Our native stingless bees have just arrived!

Posted on

The bee hive, straight out of the shipping box

Very exciting! Our native stingless bees arrived today via courier. I ordered them  from Tim Heard of Sugarbag in Queensland. I thought I would have to wait several months, but it was only a few weeks before they arrived via courier.

The bee hive on its platform on the side fence

I’d already picked out a place for them, on the side fence beside the house. This gives the hive morning sun (useful in winter), and keeps it out of the strong afternoon sun (vital in summer). Over the weekend, I constructed a small platform for the hive to sit on (with some help).

Then it was just a mater of putting up the hive, and removing the plug from the front entrance, and the one from the ventilation hole at the back. Immediately they fly  out to scope out the neighbourhood, and to find their bearings.

The hive with its roof on, protecting it from the elements

So why bees? The native stingless bees are much smaller than European bees, and as the name suggests, don’t sting. This is a good thing. The main reason for having them is to improve pollination rates for my vege patch, and for the fruit trees planned for later.

They’re not going to produce much, if any honey. If they do, that’s a bonus. I just like the idea of them flying around, tending to our plants and bringing a little bit of the bush into Lewisham …

Advertisements

8 thoughts on “Our native stingless bees have just arrived!

    David Eade said:
    February 16, 2010 at 1:26 pm

    Just stumbled on your site James – it’s fabulous! You’ve motivated me to produce a similar blog for our pad here in Brisbane. Love the guerilla gardening stuff! and will definitely be ordering some bees too – still feel uncomfortable self pollinating our pumpkins!!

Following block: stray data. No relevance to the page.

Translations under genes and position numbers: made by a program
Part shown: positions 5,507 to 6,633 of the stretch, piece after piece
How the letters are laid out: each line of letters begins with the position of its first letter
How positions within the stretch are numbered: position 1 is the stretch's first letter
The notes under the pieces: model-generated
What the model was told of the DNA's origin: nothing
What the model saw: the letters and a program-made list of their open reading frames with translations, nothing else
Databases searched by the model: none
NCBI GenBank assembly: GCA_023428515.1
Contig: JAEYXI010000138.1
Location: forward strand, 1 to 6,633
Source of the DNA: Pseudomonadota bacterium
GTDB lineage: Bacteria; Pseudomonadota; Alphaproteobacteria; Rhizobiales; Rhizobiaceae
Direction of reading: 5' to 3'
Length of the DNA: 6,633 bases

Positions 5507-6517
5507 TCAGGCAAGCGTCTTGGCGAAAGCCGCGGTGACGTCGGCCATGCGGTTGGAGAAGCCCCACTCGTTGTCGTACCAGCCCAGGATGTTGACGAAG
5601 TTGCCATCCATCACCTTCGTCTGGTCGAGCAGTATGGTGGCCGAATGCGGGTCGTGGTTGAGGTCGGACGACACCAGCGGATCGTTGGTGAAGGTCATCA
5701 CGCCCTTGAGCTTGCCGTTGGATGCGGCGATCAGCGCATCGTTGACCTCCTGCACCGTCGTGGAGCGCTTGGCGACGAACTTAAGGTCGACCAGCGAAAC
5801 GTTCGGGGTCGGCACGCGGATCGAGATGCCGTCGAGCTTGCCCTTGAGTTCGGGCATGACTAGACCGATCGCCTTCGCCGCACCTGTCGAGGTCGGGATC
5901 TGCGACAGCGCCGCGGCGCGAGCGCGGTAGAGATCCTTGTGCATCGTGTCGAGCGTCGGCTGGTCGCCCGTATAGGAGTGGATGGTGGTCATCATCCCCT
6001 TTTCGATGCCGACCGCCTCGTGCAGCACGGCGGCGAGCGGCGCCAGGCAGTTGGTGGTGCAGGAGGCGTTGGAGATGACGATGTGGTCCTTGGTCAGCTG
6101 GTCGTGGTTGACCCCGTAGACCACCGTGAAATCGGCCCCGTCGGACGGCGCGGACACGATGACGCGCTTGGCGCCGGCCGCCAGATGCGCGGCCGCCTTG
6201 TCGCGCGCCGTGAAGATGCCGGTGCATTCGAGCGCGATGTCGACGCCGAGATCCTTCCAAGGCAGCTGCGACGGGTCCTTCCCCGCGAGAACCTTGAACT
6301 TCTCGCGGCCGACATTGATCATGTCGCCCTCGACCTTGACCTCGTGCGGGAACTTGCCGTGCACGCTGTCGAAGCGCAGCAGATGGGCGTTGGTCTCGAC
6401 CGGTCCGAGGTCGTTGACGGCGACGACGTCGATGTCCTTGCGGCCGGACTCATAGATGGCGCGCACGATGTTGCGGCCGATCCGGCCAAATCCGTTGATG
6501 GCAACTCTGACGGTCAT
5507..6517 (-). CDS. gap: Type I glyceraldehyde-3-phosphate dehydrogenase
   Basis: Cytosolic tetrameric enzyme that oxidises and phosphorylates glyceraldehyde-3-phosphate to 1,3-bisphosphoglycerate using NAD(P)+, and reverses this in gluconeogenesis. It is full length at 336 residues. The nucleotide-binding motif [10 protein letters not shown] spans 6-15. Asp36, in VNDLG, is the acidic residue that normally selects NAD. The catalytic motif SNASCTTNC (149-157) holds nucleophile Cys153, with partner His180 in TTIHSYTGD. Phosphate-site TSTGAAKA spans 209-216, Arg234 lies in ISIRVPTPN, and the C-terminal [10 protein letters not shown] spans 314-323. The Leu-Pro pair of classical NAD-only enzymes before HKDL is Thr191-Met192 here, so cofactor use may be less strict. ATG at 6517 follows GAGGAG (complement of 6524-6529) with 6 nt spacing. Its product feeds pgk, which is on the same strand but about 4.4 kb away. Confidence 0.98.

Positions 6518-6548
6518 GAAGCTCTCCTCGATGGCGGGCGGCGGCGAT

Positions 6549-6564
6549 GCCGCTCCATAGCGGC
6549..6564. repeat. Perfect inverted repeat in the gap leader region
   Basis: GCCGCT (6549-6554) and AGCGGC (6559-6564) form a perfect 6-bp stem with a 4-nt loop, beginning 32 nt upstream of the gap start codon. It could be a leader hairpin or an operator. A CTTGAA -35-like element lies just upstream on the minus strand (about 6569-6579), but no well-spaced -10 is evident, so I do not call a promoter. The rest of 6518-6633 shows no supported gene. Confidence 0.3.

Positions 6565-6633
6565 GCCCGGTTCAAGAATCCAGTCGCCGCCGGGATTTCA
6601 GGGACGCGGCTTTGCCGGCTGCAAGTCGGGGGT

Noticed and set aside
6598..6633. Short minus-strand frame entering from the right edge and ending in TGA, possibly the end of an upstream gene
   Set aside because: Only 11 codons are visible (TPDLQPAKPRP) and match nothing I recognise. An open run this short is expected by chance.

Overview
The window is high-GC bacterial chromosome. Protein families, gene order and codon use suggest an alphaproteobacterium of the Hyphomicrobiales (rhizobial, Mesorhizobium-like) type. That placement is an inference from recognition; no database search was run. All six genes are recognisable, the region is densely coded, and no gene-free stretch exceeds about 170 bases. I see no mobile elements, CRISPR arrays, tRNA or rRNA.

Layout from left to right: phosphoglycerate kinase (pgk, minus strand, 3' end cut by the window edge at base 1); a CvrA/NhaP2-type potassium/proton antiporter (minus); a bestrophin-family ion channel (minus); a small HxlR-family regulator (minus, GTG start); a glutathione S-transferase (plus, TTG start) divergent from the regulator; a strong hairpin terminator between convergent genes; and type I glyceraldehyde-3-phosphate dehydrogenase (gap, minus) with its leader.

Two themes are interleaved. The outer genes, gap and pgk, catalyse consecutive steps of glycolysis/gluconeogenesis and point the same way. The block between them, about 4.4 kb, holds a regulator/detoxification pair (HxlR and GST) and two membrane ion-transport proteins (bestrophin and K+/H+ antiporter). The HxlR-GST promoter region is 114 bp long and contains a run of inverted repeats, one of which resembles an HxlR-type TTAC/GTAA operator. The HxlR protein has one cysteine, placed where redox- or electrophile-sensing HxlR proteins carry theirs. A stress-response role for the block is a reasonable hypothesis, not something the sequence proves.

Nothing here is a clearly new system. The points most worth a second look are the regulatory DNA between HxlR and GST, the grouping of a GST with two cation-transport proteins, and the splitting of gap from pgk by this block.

Cheers
    Dave

      James responded:
      February 16, 2010 at 1:28 pm

      Great, the more blogs the better! Drop me a line when you have it up and running and I’ll add it to my long list of news feeds … 🙂

    Maggie said:
    February 18, 2010 at 2:56 pm

    Hi James,

    I have some native stingless bees at my place in Petersham (Trigona carbonaria) so it is great to see they are starting to colonise the inner-west. I have found http://www.aussiebee.com.au/ to be an excellent source of information.

    I have an “insulation” cover (painted green styrofoam box) on my hive to help protect them from the elements – this covers the whole hive. I acquired mine through the Bushcare Coordinator at Ku-ring-gai Council.

    Happy beekeeping!

    Maggie

    Splitting the hive « Lewisham House said:
    September 23, 2010 at 8:58 pm

    […] the beginning of the year we obtained some native stingless bees for the garden. These little guys have been great, flying around the garden pollinating, without […]

    Natural beekeeping « Lewisham House said:
    March 13, 2011 at 4:40 pm

    […] and organised by Milkwood Permaculture. Bees have always been an interest (which is why we have native stingless bees already), and this seemed to be an ideal opportunity to learn […]

    […] long after we created our vege patch, we obtained a small hive of native stingless bees. These are cute little guys, flying around and pollinating our plants. The perfect set-and-forget […]

    […] had native stingless bees for several years now, and they live very happily in their small home, complete with a tin […]

    Jason said:
    February 19, 2013 at 10:01 am

    James, just wondering if these bees are predators for garden pests, such as aphids and the like? I know some wasps are so thought it might be a possibility.

Leave a Reply

Fill in your details below or click an icon to log in:

WordPress.com Logo

You are commenting using your WordPress.com account. Log Out / Change )

Twitter picture

You are commenting using your Twitter account. Log Out / Change )

Facebook photo

You are commenting using your Facebook account. Log Out / Change )

Google+ photo

You are commenting using your Google+ account. Log Out / Change )

Connecting to %s